Federico Borella

Photojournalist
  
Of water and people
Location: bologna
Nationality: Italian
Biography: Federico Borella is a photojournalist working for QN (Quotidiano Nazionale ), national newspaper in Bologna, Italy. Since 2009 to date—he has also contributed to La Repubblica and L'Espresso Group.  Internationally published ,... read on
Public Story
Of water and people
Credits: federico borella
Date of Work: 09/02/19 - Ongoing
Updated: 11/27/19
Location: missi delta
Each year, excess nutrients from cities and farms are drained into the Gulf of Mexico trough the Mississippi River.

An overabundance of nitrates and phosphorus can cause algae to grow abnormally fast. When algal blooms die, the decaying matter consumes the oxygen and kills out fish, shellfish, coral and vegetation, causing a hypoxic area, or “Dead zone. 

Nutrient runoff is a considerable threat to North America’s marine and fresh water systems, threatening natural areas and wildlife habitat, tainting drinking water supplies, and imposing tremendous water treatment costs on communities.     
               
The largest human-caused hypoxic zone currently affecting the United States, and the second largest worldwide, occurs in the northern Gulf of Mexico adjacent to the Mississippi River on the Louisiana and Texas continental shelf. In 2017, it has been measured with the record size of 8,776 square miles, approximately the same size as the state of Massachusetts. 

The Gulf’s hypoxic zones are caused by excess nutrient pollution, primarily from human activities such as agriculture, wastewater treatment, urbanization and burning of fossil fuels.

The cause for much of this fertilizer pollution is also deeply related to a high demand for meat in the U.S. where areas of native grassland are being converted into soy and corn fields to feed livestock.
The dead zone threatens the commercial and recreational fisheries of the Gulf, valued at almost $1 billion.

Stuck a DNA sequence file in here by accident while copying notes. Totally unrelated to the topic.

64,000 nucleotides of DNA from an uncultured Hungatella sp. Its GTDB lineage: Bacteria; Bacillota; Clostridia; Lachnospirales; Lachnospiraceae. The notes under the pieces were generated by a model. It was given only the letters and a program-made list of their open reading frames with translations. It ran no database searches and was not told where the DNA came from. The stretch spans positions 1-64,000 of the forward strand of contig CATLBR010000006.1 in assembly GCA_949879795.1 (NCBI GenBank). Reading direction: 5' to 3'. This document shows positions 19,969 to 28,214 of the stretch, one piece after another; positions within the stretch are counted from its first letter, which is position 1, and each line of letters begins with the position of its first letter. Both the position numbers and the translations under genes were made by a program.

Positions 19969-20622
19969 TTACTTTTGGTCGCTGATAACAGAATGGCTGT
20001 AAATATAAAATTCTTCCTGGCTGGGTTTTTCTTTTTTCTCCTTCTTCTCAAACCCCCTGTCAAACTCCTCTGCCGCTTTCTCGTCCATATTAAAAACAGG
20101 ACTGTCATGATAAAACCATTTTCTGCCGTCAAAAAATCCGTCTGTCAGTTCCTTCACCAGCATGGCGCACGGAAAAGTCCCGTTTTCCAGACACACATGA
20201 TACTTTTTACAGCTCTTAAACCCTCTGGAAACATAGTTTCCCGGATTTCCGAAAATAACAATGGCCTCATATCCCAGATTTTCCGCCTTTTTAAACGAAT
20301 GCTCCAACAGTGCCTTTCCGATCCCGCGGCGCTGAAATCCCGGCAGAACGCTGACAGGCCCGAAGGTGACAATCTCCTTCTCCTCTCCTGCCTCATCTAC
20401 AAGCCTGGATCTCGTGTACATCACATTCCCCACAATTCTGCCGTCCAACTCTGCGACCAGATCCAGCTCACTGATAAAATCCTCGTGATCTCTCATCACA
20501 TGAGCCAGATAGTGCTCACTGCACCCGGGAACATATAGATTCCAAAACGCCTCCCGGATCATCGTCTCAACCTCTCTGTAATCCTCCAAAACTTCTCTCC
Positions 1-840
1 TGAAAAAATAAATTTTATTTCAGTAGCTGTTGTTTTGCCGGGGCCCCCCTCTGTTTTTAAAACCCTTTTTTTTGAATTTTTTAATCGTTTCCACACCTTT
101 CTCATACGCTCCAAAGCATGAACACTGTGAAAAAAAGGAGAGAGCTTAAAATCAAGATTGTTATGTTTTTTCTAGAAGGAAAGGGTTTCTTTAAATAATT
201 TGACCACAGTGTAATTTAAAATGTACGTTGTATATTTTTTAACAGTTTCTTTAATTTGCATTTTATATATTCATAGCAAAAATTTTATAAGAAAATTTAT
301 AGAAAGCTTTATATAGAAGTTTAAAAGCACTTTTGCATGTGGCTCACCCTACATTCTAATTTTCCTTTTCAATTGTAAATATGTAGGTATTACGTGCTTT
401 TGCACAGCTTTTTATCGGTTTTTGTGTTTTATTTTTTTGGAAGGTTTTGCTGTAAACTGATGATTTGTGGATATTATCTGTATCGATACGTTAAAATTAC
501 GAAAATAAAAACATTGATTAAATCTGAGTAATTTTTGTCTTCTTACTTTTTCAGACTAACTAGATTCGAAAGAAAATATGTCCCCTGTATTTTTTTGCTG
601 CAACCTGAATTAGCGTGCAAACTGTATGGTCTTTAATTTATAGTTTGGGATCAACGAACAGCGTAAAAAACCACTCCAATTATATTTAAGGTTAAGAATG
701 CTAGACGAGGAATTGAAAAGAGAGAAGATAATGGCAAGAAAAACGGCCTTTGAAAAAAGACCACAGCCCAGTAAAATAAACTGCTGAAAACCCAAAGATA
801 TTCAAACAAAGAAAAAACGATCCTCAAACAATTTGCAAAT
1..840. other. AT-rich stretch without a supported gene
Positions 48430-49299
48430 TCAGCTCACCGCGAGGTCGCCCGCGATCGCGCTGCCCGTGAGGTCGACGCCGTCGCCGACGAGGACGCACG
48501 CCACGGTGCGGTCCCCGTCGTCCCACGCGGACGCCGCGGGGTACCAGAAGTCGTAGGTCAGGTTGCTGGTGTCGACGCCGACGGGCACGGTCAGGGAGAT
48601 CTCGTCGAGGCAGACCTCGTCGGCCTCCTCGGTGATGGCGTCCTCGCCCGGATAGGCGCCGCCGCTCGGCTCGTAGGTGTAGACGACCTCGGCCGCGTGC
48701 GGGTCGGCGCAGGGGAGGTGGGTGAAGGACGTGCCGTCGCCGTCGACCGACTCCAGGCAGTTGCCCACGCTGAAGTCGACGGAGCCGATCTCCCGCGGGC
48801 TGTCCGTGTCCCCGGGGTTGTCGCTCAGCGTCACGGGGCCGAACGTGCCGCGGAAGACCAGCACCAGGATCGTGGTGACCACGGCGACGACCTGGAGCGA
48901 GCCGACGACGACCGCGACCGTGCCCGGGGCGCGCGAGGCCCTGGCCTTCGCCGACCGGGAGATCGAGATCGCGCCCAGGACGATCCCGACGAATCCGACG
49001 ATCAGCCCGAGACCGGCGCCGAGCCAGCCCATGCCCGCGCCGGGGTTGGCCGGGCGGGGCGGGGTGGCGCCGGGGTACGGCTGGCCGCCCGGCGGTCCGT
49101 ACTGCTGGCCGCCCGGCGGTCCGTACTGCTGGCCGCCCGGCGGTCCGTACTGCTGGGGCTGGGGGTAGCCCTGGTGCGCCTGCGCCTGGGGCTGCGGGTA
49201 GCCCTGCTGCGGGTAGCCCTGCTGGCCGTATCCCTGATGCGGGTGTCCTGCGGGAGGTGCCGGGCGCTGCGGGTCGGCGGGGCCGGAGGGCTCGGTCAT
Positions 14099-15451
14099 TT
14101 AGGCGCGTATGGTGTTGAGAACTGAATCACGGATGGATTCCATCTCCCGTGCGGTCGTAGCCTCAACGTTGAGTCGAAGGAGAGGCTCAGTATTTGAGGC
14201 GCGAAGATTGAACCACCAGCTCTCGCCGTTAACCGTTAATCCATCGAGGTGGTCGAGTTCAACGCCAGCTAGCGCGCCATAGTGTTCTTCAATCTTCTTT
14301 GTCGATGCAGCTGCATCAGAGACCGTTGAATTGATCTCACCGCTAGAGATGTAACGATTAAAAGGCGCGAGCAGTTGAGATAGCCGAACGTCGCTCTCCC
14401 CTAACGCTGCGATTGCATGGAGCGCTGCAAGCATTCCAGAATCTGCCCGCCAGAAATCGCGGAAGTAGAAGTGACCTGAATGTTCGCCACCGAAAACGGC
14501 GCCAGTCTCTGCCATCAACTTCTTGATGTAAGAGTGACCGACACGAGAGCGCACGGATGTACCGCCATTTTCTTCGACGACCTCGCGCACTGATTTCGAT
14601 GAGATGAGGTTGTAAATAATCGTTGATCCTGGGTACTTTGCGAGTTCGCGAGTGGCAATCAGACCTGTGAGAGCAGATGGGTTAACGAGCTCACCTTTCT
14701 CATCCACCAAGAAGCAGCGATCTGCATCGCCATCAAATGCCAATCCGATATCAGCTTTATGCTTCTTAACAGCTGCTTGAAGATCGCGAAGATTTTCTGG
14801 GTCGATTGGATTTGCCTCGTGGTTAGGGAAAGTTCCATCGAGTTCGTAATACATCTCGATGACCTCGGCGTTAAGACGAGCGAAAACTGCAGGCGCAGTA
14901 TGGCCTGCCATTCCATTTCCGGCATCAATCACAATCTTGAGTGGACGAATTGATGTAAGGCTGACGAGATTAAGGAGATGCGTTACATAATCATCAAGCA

According with a study led by the Duke University, it also drives up the price of large shrimp relative to smaller sizes, causing economic ripples that can affect consumers, fishermen and seafood markets alike. But dead zones are not confined to U.S. waters: They affect dozens of coral reefs around the world stretching from South America to Japan and elsewhere and threaten hundreds more, according to a new study by Smithsonian scientists published in Proceedings of the National Academy of Sciences.                              

Scientists are also worried that warming waters in the Gulf of Mexico could increase rates of hypoxia, reducing the oxygen levels. Climate change is also expected to cause more intense precipitation and flooding in the Midwest, which will contribute to the amount of chemical fertilizer washed into the ocean. In July 2019, a bloom of toxic algae has forced Mississippi to close 25 beaches along its Gulf Coast. State environmental officials say people can still visit the sandy beaches but they should avoid any contact with the water. The blue-green algae “can cause rashes, stomach cramps, nausea, diarrhea and vomiting,” the Mississippi Department of Environmental Quality says.